The right type of practice ...

Planning for the future

For towers that cannot stand alone and provide sufficient teaching and development there will be a need for some sort of co-operation, gathering, clustering.

  • Think about where you are and what you want to achieve.
  • If teaching at a weekly tower based practice works for you then fine. But does it?
  • Gather information about towers and people.
  • Keep reading, talking, discussing, planning and reviewing.

There are a lot of variables. What might work in one context or area might not work in another. And there are obstacles. If they won’t move out of the way try going over, under or round. Round is usually the easiest.

Obvious stuff. If learning is to be achieved it needs to be frequent, well supported, organised and planned. Teach the theory. Obvious stuff does not always happen.

Open Practices


  • Tend to be regular and frequent.
  • Good for social cohesion.
  • Useful for consolidating learning. Perhaps.


  • Tend to provide poor environments for learning.
  • Not enough quality rope time.
  • Advancement limited by who happens to turn up.
  • Unexpected opportunities might arise but are not prepared for.
  • Preparation might go to waste because of hit and miss attendance.
  • There might be too few to ring anything much.
  • The tower might be rammed full.
  • All too often there might be too many who want to learn and not enough to teach.

Joint Open Practices


  • Might provide a viable number to ring, particularly it might provide a viable core of experienced ringers.
  • Increases contact between ringers and might lead to more co-operation on other projects.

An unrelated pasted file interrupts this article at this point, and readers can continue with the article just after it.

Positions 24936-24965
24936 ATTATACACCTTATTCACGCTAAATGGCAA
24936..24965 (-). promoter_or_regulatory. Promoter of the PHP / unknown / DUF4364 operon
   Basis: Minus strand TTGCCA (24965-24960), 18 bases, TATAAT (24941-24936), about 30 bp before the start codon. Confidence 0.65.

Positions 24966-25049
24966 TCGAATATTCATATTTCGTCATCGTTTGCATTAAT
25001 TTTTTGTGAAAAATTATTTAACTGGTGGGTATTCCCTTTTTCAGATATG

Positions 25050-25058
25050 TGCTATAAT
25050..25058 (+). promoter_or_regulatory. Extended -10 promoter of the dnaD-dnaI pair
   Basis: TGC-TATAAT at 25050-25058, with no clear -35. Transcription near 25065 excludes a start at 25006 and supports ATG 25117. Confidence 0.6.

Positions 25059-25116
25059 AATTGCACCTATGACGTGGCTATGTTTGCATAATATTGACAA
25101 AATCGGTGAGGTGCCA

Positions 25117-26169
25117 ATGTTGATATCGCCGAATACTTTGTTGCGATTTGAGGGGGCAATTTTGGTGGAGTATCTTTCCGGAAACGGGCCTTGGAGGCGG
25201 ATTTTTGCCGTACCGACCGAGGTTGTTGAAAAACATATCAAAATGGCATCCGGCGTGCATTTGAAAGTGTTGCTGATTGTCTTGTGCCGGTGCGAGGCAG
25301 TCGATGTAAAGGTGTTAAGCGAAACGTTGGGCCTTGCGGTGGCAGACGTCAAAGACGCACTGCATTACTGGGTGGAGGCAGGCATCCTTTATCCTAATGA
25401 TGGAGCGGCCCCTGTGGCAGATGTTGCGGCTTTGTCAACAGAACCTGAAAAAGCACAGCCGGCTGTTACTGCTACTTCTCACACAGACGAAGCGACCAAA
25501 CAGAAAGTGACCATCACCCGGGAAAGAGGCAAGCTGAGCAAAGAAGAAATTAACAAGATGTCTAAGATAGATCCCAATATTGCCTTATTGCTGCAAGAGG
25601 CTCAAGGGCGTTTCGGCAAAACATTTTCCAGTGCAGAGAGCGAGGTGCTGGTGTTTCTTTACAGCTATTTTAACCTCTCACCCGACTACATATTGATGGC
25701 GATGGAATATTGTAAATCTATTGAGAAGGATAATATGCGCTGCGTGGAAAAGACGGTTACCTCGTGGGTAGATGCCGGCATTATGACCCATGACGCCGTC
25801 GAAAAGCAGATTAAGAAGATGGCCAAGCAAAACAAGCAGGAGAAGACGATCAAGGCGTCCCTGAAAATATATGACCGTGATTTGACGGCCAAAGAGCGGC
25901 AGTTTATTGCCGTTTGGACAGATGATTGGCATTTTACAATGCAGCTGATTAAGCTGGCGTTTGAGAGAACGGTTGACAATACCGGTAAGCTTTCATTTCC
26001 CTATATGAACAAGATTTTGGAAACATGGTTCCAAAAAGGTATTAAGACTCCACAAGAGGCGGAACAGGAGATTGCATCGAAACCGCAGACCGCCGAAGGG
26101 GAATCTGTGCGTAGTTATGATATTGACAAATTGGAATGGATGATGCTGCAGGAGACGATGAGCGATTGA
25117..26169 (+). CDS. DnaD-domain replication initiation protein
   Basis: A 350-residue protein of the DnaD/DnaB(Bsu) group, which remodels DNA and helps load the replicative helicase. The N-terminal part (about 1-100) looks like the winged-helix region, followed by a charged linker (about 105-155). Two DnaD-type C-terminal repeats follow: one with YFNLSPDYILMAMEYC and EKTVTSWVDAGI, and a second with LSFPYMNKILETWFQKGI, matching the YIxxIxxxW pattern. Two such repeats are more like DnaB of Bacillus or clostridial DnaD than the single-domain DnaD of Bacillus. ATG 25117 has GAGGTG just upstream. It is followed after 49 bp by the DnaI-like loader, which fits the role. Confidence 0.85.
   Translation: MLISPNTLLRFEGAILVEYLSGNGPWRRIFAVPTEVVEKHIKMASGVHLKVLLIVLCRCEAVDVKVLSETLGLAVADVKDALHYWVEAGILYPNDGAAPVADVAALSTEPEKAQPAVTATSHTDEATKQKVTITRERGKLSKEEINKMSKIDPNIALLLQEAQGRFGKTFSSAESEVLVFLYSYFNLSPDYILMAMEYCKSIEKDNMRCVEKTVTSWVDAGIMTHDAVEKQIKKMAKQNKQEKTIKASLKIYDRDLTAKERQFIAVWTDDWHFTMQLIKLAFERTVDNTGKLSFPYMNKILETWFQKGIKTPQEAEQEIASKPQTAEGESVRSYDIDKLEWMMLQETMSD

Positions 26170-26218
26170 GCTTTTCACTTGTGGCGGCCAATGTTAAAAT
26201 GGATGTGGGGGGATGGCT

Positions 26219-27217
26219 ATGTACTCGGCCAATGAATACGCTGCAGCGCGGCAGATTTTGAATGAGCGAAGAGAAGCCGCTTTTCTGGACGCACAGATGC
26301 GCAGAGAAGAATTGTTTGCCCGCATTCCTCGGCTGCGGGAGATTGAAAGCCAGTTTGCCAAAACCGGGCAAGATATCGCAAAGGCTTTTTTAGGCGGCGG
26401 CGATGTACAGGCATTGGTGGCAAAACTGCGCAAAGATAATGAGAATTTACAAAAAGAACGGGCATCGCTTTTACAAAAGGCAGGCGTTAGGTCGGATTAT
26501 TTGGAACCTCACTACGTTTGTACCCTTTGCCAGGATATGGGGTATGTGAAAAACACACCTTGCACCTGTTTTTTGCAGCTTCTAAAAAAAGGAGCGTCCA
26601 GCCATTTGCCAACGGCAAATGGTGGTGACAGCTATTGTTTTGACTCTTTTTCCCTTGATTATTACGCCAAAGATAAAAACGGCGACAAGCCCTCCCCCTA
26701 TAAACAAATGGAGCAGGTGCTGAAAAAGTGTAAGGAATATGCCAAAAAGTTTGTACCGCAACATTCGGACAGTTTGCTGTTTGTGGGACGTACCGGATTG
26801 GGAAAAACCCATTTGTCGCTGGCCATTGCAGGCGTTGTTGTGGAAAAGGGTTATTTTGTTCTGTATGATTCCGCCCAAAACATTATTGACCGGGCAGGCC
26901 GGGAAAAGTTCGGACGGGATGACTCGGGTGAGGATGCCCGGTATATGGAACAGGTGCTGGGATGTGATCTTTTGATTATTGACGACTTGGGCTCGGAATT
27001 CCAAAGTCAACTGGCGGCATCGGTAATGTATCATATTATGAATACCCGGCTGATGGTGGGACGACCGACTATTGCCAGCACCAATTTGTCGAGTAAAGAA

• Good socially.


  • Much the same as for open practices in general.
  • An open joint practice might give you a viable core of competence but you might have those wishing to learn queuing up the stairs.

Targeted closed practices


  • Attendance can be controlled both in terms of teachers and learners.
  • Preparation can be planned.


  • People can feel excluded. Tackle this by ensuring that everyone who wants to learn is included in the teaching regime.
  • If these are to work they need to be frequent and run for weeks/months/years/always.
  • It can mean that experienced ringers have to do a lot of supportive ringing.

Quarter Peals


  • Attendees are controlled.
  • There is a clear target that focusses learning.
  • Gives achievement for developer and supporter.


  • If you really want to get your ringing up to performance standard and help other to do the same you have to ring a lot of peals and/or quarters.
  • This takes up a lot of time and commitment in organising and learning as well as time travelling, ringing and socialising.

Putting it into practice

  • Try things out.
  • If they work all to the good. If they don’t, have a think and try something else.
  • Be imaginative and flexible. Dare to change.

You might have enough tower and ringer availability to carry on running all the normal weekly tower practices and put an ambitious developmental program in place. But perhaps not. Something might have to go. You might not be able to eat your cake and still have it on the plate.


AJB, St Martin’s Guild, Coventry DG, WDCRA